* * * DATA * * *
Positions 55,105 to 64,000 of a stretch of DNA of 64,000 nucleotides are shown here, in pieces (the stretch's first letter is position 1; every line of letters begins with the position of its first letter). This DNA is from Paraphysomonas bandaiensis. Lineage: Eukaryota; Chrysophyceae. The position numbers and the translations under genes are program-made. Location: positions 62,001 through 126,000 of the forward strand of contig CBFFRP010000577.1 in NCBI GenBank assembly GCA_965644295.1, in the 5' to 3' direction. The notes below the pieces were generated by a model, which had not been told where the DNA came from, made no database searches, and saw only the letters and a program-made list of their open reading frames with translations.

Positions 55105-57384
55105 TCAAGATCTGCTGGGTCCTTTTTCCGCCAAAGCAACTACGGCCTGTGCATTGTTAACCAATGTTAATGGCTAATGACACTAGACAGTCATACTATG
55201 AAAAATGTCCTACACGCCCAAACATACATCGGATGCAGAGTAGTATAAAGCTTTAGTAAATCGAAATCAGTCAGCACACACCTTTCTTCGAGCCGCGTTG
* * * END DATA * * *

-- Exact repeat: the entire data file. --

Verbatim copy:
Positions 55,105 to 64,000 of a stretch of DNA of 64,000 nucleotides are shown here, in pieces (the stretch's first letter is position 1; every line of letters begins with the position of its first letter). This DNA is from Paraphysomonas bandaiensis. Lineage: Eukaryota; Chrysophyceae. The position numbers and the translations under genes are program-made. Location: positions 62,001 through 126,000 of the forward strand of contig CBFFRP010000577.1 in NCBI GenBank assembly GCA_965644295.1, in the 5' to 3' direction. The notes below the pieces were generated by a model, which had not been told where the DNA came from, made no database searches, and saw only the letters and a program-made list of their open reading frames with translations.

Positions 55105-57384
55105 TCAAGATCTGCTGGGTCCTTTTTCCGCCAAAGCAACTACGGCCTGTGCATTGTTAACCAATGTTAATGGCTAATGACACTAGACAGTCATACTATG
55201 AAAAATGTCCTACACGCCCAAACATACATCGGATGCAGAGTAGTATAAAGCTTTAGTAAATCGAAATCAGTCAGCACACACCTTTCTTCGAGCCGCGTTG